Honored for Bravery. Fishermen brothers honoured 63 years after rescuing 13 people from drowning

Three fishermen who rescued 13 people from drowning have been given an award for their bravery — 63 years after the disaster. Brothers James and Mickey Gallagher, 80 and 85 respectively, received honours at the National Bravery Awards yesterday and even picked up an award on behalf of their late father, Michael Gallagher Sr.,, The Gallaghers had been lobster fishing nearby when they spotted the chaos and quickly threw out firing ropes to help save passengers, before towing the boat to safety.  >click to read<  08:49

New England lobster fishermen are asked to keep an eye out for tagged lobsters

New England’s lobster fishermen are being asked to keep an eye out for tagged lobsters that are part of a survey of the valuable crustaceans. The lobsters are tagged with green bars that say “SNECVTS” and black acoustic tags. They are part of a tagging program that’s part of a southern New England lobster study being conducted from May to November by Commercial Fisheries Research Foundation and the University of Rhode Island. >click to read< If you find a lobster with a green “SNECVTS” t-bar tag behind the carapace or a black acoustic tag on the carapace, please contact: Michael Long at (401) 515-4892 or [email protected] >click to read<08:33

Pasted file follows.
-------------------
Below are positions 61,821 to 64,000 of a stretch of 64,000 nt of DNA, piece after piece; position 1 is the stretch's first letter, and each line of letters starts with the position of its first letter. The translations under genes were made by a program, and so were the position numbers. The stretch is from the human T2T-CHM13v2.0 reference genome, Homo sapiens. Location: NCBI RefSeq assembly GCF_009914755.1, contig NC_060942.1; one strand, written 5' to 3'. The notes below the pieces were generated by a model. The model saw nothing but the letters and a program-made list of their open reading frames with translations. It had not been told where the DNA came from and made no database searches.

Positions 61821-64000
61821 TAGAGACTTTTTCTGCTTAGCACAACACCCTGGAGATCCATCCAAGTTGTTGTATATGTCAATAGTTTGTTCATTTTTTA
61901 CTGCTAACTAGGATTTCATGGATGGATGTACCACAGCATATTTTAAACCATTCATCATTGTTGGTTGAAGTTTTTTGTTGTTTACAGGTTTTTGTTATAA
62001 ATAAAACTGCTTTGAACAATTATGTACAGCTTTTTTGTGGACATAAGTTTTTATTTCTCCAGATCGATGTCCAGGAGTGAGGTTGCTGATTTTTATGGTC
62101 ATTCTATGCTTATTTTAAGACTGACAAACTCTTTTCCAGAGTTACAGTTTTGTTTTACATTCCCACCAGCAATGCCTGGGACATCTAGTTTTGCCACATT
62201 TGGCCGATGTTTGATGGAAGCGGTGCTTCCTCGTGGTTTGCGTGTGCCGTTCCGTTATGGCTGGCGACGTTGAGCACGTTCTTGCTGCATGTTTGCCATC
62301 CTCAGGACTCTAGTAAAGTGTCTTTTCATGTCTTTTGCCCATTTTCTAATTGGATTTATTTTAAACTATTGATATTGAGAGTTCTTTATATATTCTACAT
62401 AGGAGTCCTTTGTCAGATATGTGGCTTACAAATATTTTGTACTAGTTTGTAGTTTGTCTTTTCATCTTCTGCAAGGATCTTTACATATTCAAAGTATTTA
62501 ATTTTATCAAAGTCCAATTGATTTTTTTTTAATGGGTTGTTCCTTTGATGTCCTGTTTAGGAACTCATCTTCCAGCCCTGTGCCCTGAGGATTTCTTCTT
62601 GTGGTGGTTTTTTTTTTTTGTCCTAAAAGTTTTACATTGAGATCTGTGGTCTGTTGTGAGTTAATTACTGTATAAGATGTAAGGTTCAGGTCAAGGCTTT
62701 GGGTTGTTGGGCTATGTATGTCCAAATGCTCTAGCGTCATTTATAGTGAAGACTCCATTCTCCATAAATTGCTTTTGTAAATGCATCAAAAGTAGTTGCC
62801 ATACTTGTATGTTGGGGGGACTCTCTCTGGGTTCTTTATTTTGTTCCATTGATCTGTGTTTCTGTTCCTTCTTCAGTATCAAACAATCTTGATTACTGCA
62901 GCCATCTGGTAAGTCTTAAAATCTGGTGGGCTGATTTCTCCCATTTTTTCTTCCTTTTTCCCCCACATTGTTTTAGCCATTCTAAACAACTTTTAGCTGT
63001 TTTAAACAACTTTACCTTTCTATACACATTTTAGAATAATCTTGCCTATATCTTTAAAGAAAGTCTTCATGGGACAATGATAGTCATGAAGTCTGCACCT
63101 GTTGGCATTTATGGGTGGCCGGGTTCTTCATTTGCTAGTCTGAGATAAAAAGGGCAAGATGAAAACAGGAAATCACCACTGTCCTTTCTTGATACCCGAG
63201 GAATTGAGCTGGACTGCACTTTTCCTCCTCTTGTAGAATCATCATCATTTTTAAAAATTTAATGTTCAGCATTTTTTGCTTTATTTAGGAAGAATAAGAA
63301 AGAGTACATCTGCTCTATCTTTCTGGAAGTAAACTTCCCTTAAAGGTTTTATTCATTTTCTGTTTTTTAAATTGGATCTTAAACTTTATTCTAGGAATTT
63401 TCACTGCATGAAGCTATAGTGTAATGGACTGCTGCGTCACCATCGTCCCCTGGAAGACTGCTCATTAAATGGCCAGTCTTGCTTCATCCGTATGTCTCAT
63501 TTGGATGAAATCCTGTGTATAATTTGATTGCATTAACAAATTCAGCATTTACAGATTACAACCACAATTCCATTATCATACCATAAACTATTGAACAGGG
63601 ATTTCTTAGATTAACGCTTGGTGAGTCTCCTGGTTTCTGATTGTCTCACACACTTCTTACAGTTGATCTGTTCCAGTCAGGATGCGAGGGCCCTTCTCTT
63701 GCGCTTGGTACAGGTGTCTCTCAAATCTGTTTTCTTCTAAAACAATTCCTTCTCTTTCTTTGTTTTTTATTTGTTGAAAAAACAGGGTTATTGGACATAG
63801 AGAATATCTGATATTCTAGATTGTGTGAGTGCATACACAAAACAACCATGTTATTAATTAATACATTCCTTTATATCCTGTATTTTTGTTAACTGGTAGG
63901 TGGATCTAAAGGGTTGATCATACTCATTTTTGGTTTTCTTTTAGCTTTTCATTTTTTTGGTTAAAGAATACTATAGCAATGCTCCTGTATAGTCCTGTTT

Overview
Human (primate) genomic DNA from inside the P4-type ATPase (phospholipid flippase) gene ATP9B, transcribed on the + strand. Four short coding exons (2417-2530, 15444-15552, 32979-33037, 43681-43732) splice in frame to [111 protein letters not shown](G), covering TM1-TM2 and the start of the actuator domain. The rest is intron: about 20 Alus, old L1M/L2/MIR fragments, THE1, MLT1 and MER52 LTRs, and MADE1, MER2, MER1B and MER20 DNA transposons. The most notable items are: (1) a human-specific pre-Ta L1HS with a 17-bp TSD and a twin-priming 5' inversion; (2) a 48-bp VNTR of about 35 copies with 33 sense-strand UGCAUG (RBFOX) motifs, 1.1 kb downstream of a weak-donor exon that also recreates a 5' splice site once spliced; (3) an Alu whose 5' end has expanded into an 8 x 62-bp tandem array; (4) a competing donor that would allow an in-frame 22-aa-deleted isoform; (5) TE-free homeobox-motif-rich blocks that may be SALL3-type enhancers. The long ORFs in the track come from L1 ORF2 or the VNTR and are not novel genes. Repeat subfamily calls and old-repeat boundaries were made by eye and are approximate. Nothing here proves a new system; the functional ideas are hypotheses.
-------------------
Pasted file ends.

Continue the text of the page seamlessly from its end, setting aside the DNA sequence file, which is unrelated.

Fishing industry taking steps to protect endangered whales, says association

The president of the Western Gulf Fishermen’s Association says he is proud of the efforts undertaken by spring lobster fishermen to help prevent fishing gear entanglements by endangered North Atlantic right whales. Craig Avery said fishermen went with larger bunches during the fishing season to reduce the amount of rope in the water. Shortly after the season closed, Avery estimates more than 30 boats assisted Fisheries and Oceans personnel in a two-day sweep of the lobster grounds, looking for missing or forgotten lobster gear. >click to read<18:32

Four P.E.I. fishermen net fines for illegal practices, charged under the federal Fisheries Act